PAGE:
Police Officer Retires After Four Decades on the Job
Brian Hickman joined the Braintree Police Department before the MBTA station and the Shaw's shopping center arrived in town.
Over the course of Brian Hickman's nearly 40 years of service with the Braintree Police Department, he performed many roles, from patrolman to detective.
But the police work that Hickman will miss most is being a juvenille officer.
"Helping teenagers who come from single parents... letting them know that police officers are human beings too – that’s really putting the frosting on the cake," Hickman said, reflecting on his retirement that took effect Sept. 12.
Hickman joined the department in 1973 and earned his first commendations soon thereafter, when in 1975 he was praised for arresting those involved in a break-in at the old Highland's Pharmacy. Over the years, Hickman served on a drug task force, as a detective and was appointed the department's juvenille officer in 2007.
"He served his community well for almosty thirty-nine years and I hope you will join me in wishing him a happy and healthy retirement," Lt. Michael Moschella, Interim Chief, wrote in a department letter.
Hickman, a West Roxbury native who moved to Braintree about 17 years ago, decided to retire this month following an accident in his cruiser earlier this year that left him with the lingering effects of a concussion and other head injuries. His father, also a police officer, once told Hickman that he'd know when it was right to move on.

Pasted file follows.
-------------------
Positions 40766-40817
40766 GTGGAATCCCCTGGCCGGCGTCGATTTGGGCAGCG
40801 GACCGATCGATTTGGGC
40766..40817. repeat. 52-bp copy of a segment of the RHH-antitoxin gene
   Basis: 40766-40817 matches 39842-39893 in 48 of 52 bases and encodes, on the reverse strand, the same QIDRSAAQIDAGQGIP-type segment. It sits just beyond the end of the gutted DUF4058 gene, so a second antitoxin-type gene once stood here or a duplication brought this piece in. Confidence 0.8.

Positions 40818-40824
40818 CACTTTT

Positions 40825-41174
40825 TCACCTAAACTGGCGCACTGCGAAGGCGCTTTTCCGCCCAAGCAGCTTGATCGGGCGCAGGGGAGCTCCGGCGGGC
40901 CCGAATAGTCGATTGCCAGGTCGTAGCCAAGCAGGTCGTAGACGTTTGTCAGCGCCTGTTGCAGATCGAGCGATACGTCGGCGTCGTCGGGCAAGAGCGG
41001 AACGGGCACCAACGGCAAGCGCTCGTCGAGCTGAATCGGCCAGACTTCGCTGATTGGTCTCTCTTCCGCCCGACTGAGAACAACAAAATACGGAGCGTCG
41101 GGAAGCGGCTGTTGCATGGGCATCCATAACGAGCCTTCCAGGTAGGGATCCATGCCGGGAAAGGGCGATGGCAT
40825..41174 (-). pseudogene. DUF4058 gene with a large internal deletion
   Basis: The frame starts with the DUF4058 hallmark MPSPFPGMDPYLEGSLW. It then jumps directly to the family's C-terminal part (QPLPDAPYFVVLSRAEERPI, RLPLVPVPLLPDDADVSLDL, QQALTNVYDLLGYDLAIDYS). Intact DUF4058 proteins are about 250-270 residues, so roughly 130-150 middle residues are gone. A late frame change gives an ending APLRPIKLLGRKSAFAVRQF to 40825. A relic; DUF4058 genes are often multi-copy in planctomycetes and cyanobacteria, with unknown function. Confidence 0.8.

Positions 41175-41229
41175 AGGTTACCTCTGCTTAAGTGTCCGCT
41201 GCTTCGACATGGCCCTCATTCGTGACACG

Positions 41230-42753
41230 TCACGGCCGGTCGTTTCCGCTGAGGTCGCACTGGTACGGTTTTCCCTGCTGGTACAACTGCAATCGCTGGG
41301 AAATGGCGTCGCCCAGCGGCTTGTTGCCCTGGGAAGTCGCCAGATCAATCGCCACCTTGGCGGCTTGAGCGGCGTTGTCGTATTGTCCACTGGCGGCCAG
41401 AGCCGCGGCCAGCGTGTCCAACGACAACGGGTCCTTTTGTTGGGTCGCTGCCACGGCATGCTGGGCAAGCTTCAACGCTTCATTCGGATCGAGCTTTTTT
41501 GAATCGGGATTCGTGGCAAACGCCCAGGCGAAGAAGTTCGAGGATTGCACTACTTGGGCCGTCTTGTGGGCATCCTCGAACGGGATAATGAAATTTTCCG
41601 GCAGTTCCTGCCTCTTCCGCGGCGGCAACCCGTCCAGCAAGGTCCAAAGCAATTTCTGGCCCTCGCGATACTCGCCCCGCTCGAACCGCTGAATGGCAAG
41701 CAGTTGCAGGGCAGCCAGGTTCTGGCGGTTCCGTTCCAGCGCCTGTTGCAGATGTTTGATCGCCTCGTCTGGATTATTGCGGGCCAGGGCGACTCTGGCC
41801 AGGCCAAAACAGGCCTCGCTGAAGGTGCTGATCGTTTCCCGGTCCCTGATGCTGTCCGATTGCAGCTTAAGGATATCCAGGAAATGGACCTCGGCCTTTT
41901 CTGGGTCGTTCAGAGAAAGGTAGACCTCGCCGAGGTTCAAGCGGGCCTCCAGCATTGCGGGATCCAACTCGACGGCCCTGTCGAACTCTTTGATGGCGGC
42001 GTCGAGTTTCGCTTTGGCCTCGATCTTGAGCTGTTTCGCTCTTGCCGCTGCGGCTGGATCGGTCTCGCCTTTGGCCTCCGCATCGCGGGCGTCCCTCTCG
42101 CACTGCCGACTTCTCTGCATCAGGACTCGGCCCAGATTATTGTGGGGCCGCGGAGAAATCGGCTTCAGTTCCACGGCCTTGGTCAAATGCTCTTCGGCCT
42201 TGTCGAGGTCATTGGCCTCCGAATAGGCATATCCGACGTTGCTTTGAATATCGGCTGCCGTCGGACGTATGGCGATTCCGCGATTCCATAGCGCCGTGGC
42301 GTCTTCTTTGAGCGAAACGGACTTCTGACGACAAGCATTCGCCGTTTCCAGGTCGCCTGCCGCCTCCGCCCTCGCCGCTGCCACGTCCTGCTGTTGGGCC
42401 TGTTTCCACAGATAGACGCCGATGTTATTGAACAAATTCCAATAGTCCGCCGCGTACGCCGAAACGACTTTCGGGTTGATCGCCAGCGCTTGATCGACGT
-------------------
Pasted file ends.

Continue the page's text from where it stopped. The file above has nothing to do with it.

"I knew it was my time," Hickman said.
He will spend more time with his family to make up for years of working 70- and 80-hour weeks, Hickman said, and might look for a job as a hotel greeter or something similar, a gig where he can continue to interact with and learn from people. Hickman and his wife Karen have two grandkids and four children: Stacey, Leigh, Matt and Brian Jr.
Aside from his work as a juvenille officer, two cases stood out for Hickman during his long career. Both happened while he was a detective and both involved murder, a rare crime in Braintree.
In 1987, Hickman was among those who arrested Matthew (Kyle) O'Connell for the murder of Julie Hamilton, a 22-year-old from Weymouth whose body was found stabbed and buried in Braintree. A year earlier, he also helped bring in William E. Buckley, who was charged with raping and killing a woman and leaving her body behind the Dairy Mart on Hayward Street.
Hickman was also commended in 1994 for disarming a youth with a knife while off-duty, in 2001 for arresting a man who had pointed his firearm at Hickman, and in 2005 for reviving a heart attack victim. In total, Hickman received 34 commendations and 42 letters of appreciation from individuals and organizations throughout his career.
"My whole career was a great ride," Hickman said.
During his recovery from the January accident, Hickman said he was supported by friends and family, and in particular by former Chief Paul Frazier, Mayor Joseph Sullivan, Deputy Chief Russell Jenkins, Interim Chief Michael Moschella and Lt. Karen MacAleese.
"It went from a small town to a small city," Hickman said. "I couldn’t get over how quickly the time went by."